While most of those symptoms I just rattled off require blood tests to find out, the one that doesn’t is the waistline measurement. And a good way to know if you’re TOFI — or even FOFI — is to measure your waist AND your hips to find out if the ratio is within healthy guidelines.
The World Health Organization states that abdominal obesity is defined as a waist-to-hip ratio above 0.90 for males and above 0.85 for females, or a BMI (Body Mass Index) above 30.0.
Can you be Overweight or Obese and Healthy?
The short answer is yes. Everything has its opposite, right? The flip side of TOFI is FOTI (Fat Outside Thin Inside). It’s possible to have a little extra padding without putting your health at risk — as long as the padding is in the right place. (Not in the middle of your body in and around your organs.)
Rest easy on your big beautiful booty.
Trim Down the Waistline: Reducing Visceral Fat
Chronic Illnesses like metabolic syndrome, type 2 diabetes, and heart disease are all preventable with behavior change. If you’re worried about visceral fat, what you eat and the quality of the food is just as, if not more important than how much you eat. And the way you live your life day-to-day is actually pretty important too.
When it comes to food, mitigating inflammation and insulin spikes with your diet is the best course of action for reducing your risk. What that means is eating a whole food diet rich in alkalizing foods and low in sugar and processed junk. Think organic fruits, veggies, nuts, seeds, and dairy, organic or wild sources of protein, and healthy fats like coconut oil and avocados.
In fact, if you’re not already diabetic (and are free from liver disease), replacing most (or all) of your cooking oil with coconut oil could actually help you achieve your weight loss goals! Coconut oil consists of medium chain triglycerides which go straight to your liver to either burn as energy or get stored as ketones — compounds that can reduce appetite and stimulate the metabolism. (Ask your doctor before making any dramatic changes.)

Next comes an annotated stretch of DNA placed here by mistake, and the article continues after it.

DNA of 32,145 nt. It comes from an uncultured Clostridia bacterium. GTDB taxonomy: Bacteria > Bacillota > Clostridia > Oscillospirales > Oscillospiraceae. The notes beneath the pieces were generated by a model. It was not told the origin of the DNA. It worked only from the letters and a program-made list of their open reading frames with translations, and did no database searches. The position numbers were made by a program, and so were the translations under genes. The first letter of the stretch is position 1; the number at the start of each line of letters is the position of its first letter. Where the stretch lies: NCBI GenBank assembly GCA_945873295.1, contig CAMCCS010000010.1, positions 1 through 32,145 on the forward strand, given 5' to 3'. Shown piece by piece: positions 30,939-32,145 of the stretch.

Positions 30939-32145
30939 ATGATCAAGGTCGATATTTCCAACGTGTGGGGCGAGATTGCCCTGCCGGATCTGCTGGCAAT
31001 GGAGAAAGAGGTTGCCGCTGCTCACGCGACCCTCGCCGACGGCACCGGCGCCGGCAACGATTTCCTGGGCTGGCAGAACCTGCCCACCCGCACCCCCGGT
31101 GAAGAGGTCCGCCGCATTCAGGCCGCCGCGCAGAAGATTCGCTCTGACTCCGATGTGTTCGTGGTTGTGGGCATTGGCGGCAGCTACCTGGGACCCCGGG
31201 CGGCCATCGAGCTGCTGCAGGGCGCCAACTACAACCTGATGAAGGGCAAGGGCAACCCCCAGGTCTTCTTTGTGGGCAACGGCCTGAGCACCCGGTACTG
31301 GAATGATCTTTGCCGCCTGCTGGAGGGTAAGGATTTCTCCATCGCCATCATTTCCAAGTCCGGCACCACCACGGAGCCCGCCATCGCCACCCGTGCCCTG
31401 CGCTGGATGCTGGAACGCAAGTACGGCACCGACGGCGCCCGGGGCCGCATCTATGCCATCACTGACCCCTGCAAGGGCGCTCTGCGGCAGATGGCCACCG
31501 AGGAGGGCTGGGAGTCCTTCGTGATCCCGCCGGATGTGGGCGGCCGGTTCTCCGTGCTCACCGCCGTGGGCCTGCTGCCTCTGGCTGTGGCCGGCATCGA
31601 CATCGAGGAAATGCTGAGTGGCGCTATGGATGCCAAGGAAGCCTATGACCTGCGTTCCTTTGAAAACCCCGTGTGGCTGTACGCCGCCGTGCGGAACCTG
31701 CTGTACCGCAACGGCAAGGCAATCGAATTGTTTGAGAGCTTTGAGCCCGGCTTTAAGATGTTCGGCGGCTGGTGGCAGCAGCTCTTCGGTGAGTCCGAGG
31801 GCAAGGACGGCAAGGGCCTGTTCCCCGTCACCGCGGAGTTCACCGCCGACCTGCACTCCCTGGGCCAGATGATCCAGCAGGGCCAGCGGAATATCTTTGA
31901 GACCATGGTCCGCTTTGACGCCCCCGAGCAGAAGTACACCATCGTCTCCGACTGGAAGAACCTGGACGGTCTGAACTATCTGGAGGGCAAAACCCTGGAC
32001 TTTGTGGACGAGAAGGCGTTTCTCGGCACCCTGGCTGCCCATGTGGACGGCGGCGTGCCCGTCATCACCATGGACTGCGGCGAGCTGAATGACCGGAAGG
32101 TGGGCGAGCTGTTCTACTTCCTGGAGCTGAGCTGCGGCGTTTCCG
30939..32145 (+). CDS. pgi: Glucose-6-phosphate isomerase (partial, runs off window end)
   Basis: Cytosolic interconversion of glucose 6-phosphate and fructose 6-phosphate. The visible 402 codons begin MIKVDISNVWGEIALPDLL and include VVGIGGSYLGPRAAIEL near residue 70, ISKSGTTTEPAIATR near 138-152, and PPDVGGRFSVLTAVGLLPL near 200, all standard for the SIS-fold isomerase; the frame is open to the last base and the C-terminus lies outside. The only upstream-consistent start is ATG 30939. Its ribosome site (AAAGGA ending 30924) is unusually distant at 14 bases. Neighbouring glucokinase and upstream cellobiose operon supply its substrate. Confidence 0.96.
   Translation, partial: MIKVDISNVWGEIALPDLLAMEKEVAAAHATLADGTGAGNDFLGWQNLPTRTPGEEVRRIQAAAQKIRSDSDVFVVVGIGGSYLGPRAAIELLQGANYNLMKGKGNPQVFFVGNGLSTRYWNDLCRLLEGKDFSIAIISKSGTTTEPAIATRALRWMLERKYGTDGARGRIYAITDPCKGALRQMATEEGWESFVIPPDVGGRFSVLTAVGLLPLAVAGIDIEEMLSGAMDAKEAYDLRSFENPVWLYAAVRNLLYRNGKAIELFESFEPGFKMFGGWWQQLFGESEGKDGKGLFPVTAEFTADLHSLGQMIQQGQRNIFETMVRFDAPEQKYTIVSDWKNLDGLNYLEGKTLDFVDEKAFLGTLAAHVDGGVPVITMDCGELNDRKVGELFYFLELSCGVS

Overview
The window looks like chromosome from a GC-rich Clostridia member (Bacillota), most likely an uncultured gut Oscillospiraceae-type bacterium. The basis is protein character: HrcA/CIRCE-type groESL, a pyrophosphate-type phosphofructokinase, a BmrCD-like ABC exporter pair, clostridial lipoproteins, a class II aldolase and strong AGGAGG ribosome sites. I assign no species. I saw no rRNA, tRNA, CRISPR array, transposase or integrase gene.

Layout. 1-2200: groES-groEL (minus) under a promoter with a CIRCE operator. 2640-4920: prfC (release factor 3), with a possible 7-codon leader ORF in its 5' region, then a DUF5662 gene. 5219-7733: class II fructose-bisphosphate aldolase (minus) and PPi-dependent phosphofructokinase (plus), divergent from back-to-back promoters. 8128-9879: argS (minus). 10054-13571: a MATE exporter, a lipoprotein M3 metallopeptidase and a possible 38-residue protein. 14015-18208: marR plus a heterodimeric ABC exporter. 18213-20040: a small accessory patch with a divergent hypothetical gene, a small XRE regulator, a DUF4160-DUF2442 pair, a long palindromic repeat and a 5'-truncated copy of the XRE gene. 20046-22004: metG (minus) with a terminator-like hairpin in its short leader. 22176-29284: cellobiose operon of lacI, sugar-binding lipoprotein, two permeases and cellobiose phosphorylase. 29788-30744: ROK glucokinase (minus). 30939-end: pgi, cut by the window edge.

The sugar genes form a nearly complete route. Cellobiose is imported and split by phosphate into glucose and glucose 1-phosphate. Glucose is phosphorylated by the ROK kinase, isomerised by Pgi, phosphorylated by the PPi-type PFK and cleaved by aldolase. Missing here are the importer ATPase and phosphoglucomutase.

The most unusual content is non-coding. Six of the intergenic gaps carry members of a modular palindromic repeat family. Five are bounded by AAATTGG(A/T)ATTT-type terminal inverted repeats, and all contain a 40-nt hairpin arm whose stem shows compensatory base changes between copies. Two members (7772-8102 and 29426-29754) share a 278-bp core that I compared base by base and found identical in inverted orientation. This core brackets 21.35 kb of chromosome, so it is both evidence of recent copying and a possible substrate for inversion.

As for how we live our lives, this is where the mental/emotional/spiritual piece comes in. I’m sure you’ve heard of that pesky hormone cortisol. If not, think stress. Cortisol is activated when we’re under stress. It’s part of a cascade of effects the body sets off in the stress response, and once we start seeing cortisol in the blood stream, insulin isn’t far behind.
If you haven’t yet made the connection between cortisol, insulin, and middle body weight, start now.
Here’s how it works: You experience stress, which begins the fight or flight response in the body. Fight or flight shuts down digestion and prepares the body to use its biggest and most important muscle groups (arms and legs) for fighting off or running from life-threatening stress. But for the most part, traffic, screaming children, and work deadlines aren’t life-threatening. Cortisol lingers in the body after the stress subsides, causing increased appetite, increased glucose production, and increased insulin release. The latter two promote fat storage around the midsection.
Relax and Enjoy Life
Sometimes the best way to slim down (specifically in the midsection) is to make big shifts in how much stress we take on and how much sleep we get. Find ways to enjoy your life. Get outside and bask in the sun, swim in a lake, or hug a tree. Bury your feet in the sand. Play with your pet or call your best friend for a walk around the park. Do something to get yourself connected. You might be surprised at what this can accomplish.
Get Started Now